Group Of Students Burn Latina Author’s Book For ‘Dissing White People’

Students at Georgia Southern University burned Latina author Jennine Capó Crucet’s book Make Your Home Among Strangers because they felt she was “dissing white people.”

Capó Crucet, who is a New York Times contributing writer and an associate professor at the University of Nebraska, was giving a lecture touching on her award-winning book, which was required reading for some of the university’s First-Year Experience classes.


Make Your Home Among Strangers tells the story of a Cuban-American girl from Miami struggling to fit into the environment of white privilege she encounters at her prestigious New York college—but some students were not interested in hearing about white privilege.

They reacted with hateful rhetoric.

“I noticed that you made a lot of generalizations about the majority of white people being privileged,” said one student, according to the university newspaper the George-Anne. “What makes you believe that it’s okay to come to a college campus, like this, when we are supposed to be promoting diversity on this campus, which is what we’re taught. I don’t understand what the purpose of this was.”

“She came to our school and, the audience was predominantly white, and she came in and was attacking white people for an hour, putting all these stereotypes and generalizations on us,” one student told Buzzfeed. “Like all white people are privileged and racist.”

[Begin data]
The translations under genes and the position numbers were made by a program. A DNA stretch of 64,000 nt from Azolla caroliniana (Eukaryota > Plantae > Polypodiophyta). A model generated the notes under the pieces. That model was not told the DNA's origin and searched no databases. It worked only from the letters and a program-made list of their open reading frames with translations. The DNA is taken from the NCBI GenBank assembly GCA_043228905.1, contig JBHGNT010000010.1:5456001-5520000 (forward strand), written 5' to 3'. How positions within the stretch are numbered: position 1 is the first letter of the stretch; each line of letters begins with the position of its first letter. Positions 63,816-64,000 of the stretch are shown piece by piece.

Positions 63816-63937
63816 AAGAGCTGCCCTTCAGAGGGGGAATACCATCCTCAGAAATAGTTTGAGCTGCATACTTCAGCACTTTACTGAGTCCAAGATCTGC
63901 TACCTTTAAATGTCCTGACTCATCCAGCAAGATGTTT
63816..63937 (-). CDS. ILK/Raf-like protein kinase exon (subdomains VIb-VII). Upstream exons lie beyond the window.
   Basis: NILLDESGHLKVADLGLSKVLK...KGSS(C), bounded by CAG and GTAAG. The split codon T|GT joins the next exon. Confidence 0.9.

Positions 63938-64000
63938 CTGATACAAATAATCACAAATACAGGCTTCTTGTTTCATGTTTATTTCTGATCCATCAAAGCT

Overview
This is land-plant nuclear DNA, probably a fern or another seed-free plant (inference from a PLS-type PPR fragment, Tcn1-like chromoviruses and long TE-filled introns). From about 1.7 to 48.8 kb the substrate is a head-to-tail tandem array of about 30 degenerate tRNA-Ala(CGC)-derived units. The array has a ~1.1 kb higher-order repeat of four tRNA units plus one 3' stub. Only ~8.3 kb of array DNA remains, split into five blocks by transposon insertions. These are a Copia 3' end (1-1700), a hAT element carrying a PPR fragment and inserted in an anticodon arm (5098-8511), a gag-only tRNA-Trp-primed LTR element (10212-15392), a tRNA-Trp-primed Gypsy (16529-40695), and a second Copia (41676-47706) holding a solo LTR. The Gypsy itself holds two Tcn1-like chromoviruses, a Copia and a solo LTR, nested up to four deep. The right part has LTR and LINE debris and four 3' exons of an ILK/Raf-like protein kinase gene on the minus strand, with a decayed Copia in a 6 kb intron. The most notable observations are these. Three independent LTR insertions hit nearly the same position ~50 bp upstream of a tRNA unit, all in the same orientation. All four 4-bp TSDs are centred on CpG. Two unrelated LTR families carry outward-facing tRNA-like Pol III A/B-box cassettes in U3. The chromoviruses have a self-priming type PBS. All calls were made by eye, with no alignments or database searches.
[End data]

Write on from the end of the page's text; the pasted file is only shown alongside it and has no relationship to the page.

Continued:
After her lecture, Capó Crucet tweeted that she encountered “aggressive & ignorant comments” during the Q&A but that she found “some very amazing, brilliant students” and was “legit worried for their safety.”

Most of the students who harassed Capó Crucet deleted tweets they wrote, but screenshots remain:


To continue the downward spiral, later that night, a group of students actually gathered on campus and lit Capó Crucet’s book on fire like they were playing Nazi Germany (where books that were considered “un-German” such as those written by Ernest Hemingway, Helen Keller, Karl Marx, Thomas Mann, Franz Werfel, and others).

Capó Crucet shared news of the book burning on Twitter.

And was met with some particularly vile responses.

According to the school’s department of Writing and Linguistics, that evening some students actually WENT TO HER HOTEL and milled around outside.

The Department of Writing and Linguistics at Georgia Southern University is dismayed and disappointed by the uproar...

Posted by Writing & Linguistics - Georgia Southern University on Thursday, October 10, 2019

Many Georgia Southern University students and alumni were mortified at the behavior illuminated by the racist and bullying tweets and sickening book burning.

And some were just fine with it.

Ilana Masad, a Ph.D. graduate student of Capó Crucet’s told that Capó Crucet is a “marvelous teacher.”

“She really cares a lot about this work, and she’s extremely encouraging and enthusiastic about her students. At her essay collection launch she had three students who’d been in her undergrad class do readings before her – not grad students, but undergrads, all women, all marginalized in some way. She’s incredibly dedicated to creating space for voices that aren’t being heard enough, and she’s extremely nuanced – as anyone who reads any of her work would see.”

Capó Crucet was supposed to deliver another lecture on Thursday at the University, but it has been canceled due to “unforeseen circumstances.”

John Lester, Vice President for Strategic Communications and Marketing, said there is currently no plan for disciplinary action against the students involved.

“While it’s within the students’ First Amendment rights, book burning does not align with Georgia Southern’s values nor does it encourage the civil discourse and debate of ideas,” he added.